I've never understood the killing. I mean, on an intellectual level, it makes sense, a compulsion the execution of which gives you pleasure. Being a slave to my own compulsion, I do, to a certain extent, get it. But, in my gut, I don't think I'll ever understand why death is what some seek to inflict.
I see a lot of death already. Not so much, since I've gone into private practice, but my early days as an intern were spent in a facility that saw more than it's share of man's inhumanity to man. And I've been angry, ragingly angry, at times. What human hasn't? Never so angry, though, that murder ever became even an idea. Does that make me better than other people? I don't think so. I'm a bit different, is the thing.
My mentor, Colin, saw a difference in me. I was an orphan, a street-rat, with no education and an intellect geared only towards finding food to eat and safe places to sleep, before Colin came into my life. Had he not taken me in, I've no doubt that I would have ended my days as a John Doe in the city morgue, or dying in jail. Under his guidance, I have become so much more than that street-rat could have imagined. A respected medical professional looks back at me from the mirror, tall, strong and clean-limbed, well-dressed, with the best teeth money can buy.
Undressed, scars that would shock and disturb those who think they know me best appear. Scars that paint a picture of a life much different than that which they assume I've lived. But no one sees me undressed, other than Colin. When I take care of my esteemed mentor, I wear as little as possible. I feel I owe it to him. After all, most of the scars are his work.
I have more personal reasons, of course.
Our first days together were... difficult, for both Colin and I. When he took me in, I couldn't see the gift I was being given, for obvious reasons. I was thrust into a world I didn't understand, and became angry and intransigent as a result. The more Colin tried to mold me, the more I insisted on not being molded. I confess, I did all I could to frustrate him, and the more I did so, the more scars I earned. Looking back, I can see how close Colin was to simply casting me aside, giving me up for a bad job. When it all came to a head, though, we got through it, Colin and I. An understanding was reached, and our relationship became something altogether wonderful, something I can say without fear of correction as being the defining thing in my life. Everything I am comes from it.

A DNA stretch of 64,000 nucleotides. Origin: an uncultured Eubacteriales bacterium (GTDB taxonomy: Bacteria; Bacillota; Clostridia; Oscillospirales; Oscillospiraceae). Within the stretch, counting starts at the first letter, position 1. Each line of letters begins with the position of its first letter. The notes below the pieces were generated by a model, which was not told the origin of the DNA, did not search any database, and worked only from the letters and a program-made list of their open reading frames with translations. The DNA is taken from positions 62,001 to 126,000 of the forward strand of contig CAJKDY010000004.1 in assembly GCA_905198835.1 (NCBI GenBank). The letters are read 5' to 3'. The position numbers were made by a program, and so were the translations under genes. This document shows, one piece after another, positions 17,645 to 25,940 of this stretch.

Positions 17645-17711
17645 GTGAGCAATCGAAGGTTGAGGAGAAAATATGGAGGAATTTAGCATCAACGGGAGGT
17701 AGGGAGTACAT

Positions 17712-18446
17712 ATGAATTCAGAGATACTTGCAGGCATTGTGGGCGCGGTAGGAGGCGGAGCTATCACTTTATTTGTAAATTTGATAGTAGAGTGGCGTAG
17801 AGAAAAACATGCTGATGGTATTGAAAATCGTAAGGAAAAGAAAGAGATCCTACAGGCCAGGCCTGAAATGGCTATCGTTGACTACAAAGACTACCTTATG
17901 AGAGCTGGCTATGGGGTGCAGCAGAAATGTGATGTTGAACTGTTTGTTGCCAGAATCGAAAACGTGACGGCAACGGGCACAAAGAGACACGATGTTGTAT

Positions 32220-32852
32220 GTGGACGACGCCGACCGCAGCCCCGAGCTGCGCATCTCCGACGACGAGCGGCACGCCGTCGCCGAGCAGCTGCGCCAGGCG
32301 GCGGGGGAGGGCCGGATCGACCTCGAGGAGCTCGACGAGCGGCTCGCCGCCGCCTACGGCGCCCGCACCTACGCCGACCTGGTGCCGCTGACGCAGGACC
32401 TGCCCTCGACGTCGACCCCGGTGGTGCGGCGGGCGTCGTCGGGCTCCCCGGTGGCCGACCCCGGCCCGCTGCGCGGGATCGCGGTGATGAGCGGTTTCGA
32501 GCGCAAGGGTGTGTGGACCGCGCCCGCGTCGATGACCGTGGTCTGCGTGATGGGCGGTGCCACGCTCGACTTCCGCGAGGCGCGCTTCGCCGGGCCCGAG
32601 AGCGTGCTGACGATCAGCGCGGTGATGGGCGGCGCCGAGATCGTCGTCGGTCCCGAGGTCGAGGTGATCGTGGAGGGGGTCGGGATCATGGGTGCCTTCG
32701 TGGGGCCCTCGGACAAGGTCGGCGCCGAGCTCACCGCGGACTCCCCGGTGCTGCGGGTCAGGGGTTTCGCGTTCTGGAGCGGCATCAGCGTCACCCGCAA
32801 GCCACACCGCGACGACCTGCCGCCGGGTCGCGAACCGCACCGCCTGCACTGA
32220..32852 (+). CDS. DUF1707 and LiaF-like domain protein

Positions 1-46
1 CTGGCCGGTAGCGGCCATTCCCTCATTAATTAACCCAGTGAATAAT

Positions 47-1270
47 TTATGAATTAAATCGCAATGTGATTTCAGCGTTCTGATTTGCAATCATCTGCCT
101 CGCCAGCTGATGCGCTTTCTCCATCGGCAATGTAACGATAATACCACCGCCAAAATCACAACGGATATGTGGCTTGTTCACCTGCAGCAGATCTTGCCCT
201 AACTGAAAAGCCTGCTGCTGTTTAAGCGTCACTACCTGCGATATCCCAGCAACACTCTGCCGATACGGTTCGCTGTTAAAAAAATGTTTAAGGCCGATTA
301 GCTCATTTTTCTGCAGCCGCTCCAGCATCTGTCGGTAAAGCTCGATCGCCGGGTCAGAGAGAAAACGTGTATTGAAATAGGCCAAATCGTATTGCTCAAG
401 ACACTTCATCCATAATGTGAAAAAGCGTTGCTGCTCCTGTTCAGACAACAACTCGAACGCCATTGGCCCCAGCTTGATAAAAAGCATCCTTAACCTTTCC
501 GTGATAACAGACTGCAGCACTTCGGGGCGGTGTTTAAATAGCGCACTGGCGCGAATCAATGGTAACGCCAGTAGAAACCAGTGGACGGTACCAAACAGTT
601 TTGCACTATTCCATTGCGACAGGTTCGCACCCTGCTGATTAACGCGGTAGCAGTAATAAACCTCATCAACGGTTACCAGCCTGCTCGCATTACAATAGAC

The years that followed were idyllic, truly. I learned and grew and became something wholly new. Colin's fascination with the human form ignited my own passion and led to my career in medicine, and helping him with his compulsion helped give form to my own.
But I never understood the killing.
We would spend weeks hunting, capturing and breaking our subjects, just to murder them. Then what? You have a body to dispose of. There is meat to be taken, of course, but most of the corpse has to be gotten rid of, without anyone being able to follow a trail back to us. Hundreds of pounds of bone and viscera had to go, and hours had to be spent in planning and executing the removal, all with the threat of discovery hanging over us. I can't even tell you about how many close shaves occurred, how many on the fly murders had to be committed, how much terror was experienced and perspiration shed, during the course of, essentially, taking out the garbage.